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See also: absolvé



First attested in the early 15th century. From Middle English absolven, from Latin absolvere, present active infinitive of absolvō (set free, acquit), from ab (away from) + solvō (loosen, free, release). Doublet of assoil.


  • (UK) IPA(key): /əbˈzɒlv/
  • (US) IPA(key): /æbˈzɑlv/, /æbˈsɑlv/, /əbˈzɑlv/, /əbˈsɑlv/
  • (file)
  • Rhymes: -ɒlv, -ɑlv


absolve (third-person singular simple present absolves, present participle absolving, simple past and past participle absolved)

  1. (transitive) To set free, release or discharge (from obligations, debts, responsibility etc.). [First attested around 1350 to 1470.][1]
    You will absolve a subject from his allegiance.
  2. (transitive, obsolete) To resolve; to explain; to solve. [Attested from the late 15th century until the mid 17th century.][1]
  3. (transitive) To pronounce free from or give absolution for a penalty, blame, or guilt. [First attested in the mid 16th century.][1]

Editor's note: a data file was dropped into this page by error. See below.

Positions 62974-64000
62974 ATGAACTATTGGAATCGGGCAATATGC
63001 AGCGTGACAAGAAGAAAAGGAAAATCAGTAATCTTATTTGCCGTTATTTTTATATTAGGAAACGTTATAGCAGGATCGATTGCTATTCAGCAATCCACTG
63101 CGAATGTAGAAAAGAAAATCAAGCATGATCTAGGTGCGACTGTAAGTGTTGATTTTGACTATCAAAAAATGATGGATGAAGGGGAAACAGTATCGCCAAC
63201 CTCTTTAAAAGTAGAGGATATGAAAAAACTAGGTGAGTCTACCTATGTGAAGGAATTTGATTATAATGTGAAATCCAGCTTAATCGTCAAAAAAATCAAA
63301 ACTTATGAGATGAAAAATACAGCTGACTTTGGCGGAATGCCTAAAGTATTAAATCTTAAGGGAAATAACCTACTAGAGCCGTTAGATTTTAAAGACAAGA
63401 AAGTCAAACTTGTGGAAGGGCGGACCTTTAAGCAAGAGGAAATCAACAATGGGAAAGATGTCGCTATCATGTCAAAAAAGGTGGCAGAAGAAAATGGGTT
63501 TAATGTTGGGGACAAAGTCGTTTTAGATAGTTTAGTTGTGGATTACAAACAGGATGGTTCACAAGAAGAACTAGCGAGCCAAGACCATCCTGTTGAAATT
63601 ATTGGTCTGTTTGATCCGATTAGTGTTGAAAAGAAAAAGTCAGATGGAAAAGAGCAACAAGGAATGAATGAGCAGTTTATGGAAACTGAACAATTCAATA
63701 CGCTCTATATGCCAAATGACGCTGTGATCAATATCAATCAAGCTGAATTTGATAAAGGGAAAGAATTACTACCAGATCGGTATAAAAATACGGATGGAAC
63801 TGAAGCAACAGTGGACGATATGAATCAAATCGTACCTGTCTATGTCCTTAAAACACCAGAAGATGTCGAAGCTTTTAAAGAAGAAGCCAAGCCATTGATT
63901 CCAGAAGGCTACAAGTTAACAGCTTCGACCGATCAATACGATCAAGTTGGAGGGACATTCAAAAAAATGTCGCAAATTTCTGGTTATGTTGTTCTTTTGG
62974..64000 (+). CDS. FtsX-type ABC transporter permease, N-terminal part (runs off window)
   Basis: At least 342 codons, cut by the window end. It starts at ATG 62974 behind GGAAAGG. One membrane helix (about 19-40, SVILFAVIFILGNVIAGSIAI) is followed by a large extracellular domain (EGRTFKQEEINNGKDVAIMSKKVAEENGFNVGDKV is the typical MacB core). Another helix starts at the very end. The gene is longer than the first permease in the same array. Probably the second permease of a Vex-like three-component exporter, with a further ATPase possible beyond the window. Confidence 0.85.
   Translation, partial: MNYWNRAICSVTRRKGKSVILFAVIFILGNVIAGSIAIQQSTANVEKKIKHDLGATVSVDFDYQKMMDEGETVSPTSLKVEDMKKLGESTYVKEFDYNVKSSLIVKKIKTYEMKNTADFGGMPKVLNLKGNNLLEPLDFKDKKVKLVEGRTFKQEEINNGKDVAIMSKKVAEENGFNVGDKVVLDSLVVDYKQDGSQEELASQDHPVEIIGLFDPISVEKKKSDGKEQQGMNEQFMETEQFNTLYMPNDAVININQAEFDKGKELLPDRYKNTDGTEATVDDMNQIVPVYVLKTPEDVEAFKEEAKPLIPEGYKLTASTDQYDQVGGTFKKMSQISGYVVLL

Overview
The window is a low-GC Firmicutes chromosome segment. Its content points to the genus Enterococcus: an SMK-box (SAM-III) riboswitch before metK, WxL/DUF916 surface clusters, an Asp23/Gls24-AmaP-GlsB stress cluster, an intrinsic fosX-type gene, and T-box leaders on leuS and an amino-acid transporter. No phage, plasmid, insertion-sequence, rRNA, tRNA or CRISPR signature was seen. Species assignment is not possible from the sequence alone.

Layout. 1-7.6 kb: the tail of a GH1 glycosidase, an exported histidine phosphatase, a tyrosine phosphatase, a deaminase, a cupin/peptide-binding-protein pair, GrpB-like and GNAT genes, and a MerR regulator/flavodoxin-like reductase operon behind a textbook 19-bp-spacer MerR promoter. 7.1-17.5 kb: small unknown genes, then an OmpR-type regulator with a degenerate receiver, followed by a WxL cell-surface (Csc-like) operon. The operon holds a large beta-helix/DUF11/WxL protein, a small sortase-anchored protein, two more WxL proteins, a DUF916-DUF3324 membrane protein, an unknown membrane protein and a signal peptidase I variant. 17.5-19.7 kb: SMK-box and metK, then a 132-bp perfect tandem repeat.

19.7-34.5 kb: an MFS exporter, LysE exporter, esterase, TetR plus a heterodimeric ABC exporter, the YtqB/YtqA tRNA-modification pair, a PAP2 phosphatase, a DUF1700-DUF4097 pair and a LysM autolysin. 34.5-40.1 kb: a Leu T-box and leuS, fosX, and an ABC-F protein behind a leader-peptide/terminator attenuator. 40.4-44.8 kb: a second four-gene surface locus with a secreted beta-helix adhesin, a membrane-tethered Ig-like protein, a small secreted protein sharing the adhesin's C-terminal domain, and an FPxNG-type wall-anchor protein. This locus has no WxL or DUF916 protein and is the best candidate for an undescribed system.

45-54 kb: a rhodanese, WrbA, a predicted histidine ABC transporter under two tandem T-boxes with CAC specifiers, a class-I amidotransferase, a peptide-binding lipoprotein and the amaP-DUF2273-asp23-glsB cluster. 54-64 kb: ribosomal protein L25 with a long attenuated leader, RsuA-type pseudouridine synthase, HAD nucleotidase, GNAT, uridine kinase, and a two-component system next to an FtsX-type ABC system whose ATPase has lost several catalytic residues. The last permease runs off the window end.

4. (transitive, law) To pronounce not guilty; to grant a pardon for. [First attested in the mid 16th century.][1]
  5. (transitive, theology) To grant a remission of sin; to give absolution to. [First attested in the mid 16th century.][1]
  6. (transitive, theology) To remit a sin; to give absolution for a sin. [First attested in the late 16th century.][1]
  7. (transitive, obsolete) To finish; to accomplish. [Attested from the late 16th century until the early 19th century.][1]
  8. (transitive) To pass a course or test; to gain credit for a class; to qualify academically.

Usage notes[edit]

  • (to set free, release from obligations): Normally followed by the word from.
  • (to pronounce free from; give absolution for blame): Normally followed by the word from.


Derived terms[edit]

Related terms[edit]


The translations below need to be checked and inserted above into the appropriate translation tables. See instructions at Wiktionary:Entry layout § Translations.


  1. 1.0 1.1 1.2 1.3 1.4 1.5 1.6 Lesley Brown, editor-in-chief; William R. Trumble and Angus Stevenson, editors (2002), “absolve”, in The Shorter Oxford English Dictionary on Historical Principles, 5th edition, Oxford; New York, N.Y.: Oxford University Press, →ISBN, page 9.




  1. second-person singular present active imperative of absolvō




  1. inflection of absolver:
    1. third-person singular present indicative
    2. second-person singular imperative